Awaken the Spirits in Ancients of Ooga

By Nicholas Krawchuk

A few years back, a wave of original games swept over the Xbox Live Arcade and developers realized that the XBLA was a viable market to distribute their own original games. This, along with the popularity of Steam, led to a steady stream of games from previously unknown developers. One of the games released for the XBLA was Cloning Clyde, developed by NinjaBee. It was a puzzle-platformer where you could switch between clones of the titular character, Clyde. Now, we have Ancients of Ooga, the spiritual successor to Cloning Clyde. In the game, the Ooganis have been enslaved by the evil Booli tribe. You must possess several Oogani tribe members to solve puzzles with the ultimate goal of freeing them from slavery.


Over the course of the game, the plight of the Oogani tribe is told through cutscenes by an Oogani as he dances around a campfire.  The basic premise of the story revolves around the Booli tribe eating brain slugs in order to take over the Oogians.  Some of the Ooganis wanted to fight against the Booli tribe so they summoned you, the Great Spirit of Ooga. You must go to each of the realms, revive the dead chief, and reunite the tribes.  The dialogue can be funny at times though it is used far too often to guide the player directly to their goal.  The missions can feel quite arbitrary and forced, but your motivation is usually clear enough.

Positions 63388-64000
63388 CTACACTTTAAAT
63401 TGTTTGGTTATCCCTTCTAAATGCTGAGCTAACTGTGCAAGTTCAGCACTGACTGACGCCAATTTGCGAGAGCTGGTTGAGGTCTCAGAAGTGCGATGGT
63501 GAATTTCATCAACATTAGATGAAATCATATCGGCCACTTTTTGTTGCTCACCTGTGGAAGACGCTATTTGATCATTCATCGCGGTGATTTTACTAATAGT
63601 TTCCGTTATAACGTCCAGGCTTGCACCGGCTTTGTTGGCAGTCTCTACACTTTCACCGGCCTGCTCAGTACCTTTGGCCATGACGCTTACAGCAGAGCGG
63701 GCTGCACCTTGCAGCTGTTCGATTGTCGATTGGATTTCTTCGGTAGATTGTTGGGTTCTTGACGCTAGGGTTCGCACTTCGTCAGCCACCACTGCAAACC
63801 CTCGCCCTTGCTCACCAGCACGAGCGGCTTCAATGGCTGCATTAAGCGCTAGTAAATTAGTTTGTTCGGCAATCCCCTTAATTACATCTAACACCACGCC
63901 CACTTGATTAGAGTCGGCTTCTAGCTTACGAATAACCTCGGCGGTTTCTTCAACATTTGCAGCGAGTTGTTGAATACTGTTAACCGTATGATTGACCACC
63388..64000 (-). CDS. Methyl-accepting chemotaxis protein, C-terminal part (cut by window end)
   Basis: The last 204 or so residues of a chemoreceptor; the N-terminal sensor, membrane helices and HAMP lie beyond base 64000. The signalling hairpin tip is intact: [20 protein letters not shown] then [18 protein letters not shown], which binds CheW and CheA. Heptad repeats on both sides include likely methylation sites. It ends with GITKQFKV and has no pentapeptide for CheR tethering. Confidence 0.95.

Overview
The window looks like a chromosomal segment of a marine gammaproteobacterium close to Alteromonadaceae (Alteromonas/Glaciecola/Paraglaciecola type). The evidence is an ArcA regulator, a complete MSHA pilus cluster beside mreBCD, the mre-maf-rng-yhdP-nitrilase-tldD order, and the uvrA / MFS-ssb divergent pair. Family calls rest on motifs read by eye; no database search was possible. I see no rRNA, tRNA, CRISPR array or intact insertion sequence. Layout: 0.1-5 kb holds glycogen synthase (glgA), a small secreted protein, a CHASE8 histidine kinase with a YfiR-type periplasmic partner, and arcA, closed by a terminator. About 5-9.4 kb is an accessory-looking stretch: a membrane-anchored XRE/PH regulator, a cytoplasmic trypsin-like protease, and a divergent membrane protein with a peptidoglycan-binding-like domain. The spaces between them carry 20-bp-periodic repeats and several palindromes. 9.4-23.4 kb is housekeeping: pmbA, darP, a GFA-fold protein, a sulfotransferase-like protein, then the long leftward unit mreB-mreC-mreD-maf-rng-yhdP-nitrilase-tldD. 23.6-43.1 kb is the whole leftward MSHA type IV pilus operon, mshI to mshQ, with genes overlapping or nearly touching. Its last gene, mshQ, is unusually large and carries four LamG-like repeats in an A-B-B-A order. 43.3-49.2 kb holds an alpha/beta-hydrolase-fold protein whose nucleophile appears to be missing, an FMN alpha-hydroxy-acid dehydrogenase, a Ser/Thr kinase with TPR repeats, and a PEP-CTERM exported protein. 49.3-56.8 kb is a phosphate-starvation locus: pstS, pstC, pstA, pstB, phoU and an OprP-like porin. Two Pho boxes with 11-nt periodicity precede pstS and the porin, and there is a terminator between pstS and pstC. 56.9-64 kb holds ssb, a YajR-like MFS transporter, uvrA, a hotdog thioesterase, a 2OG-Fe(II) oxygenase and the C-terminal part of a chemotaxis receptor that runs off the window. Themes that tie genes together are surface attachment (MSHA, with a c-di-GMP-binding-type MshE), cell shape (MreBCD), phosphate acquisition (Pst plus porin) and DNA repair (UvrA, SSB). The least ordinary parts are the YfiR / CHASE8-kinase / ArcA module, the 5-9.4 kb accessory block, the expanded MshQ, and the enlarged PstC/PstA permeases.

One Trick Pony

One area Ooga struggles with is originality in gameplay. The game is a puzzle platformer where you can go into ‘spirit mode’ in order to switch between several characters to solve puzzles that one Oogani could not solve alone. This is the very same idea used in Clyde, right down to its lack of individuality in any of the playable characters. Unlike Clyde however, there is a decent amount of variety among the Oogani tribes; each tribe comes in a different colour and with a different special ability. At first glance, the abilities may seem pointless. For example: the green Ooganis have the ability to walk through bramble patches unharmed and the red Ooganis can do the same through lava. In the realm of the green Ooganis, the bramble patches are prominent while in the volcano home of the red Ooganis, well…it’s a volcano. This is a problem solved by including several colours of Ooganis that join you throughout each realm while leaving the main colour the most common.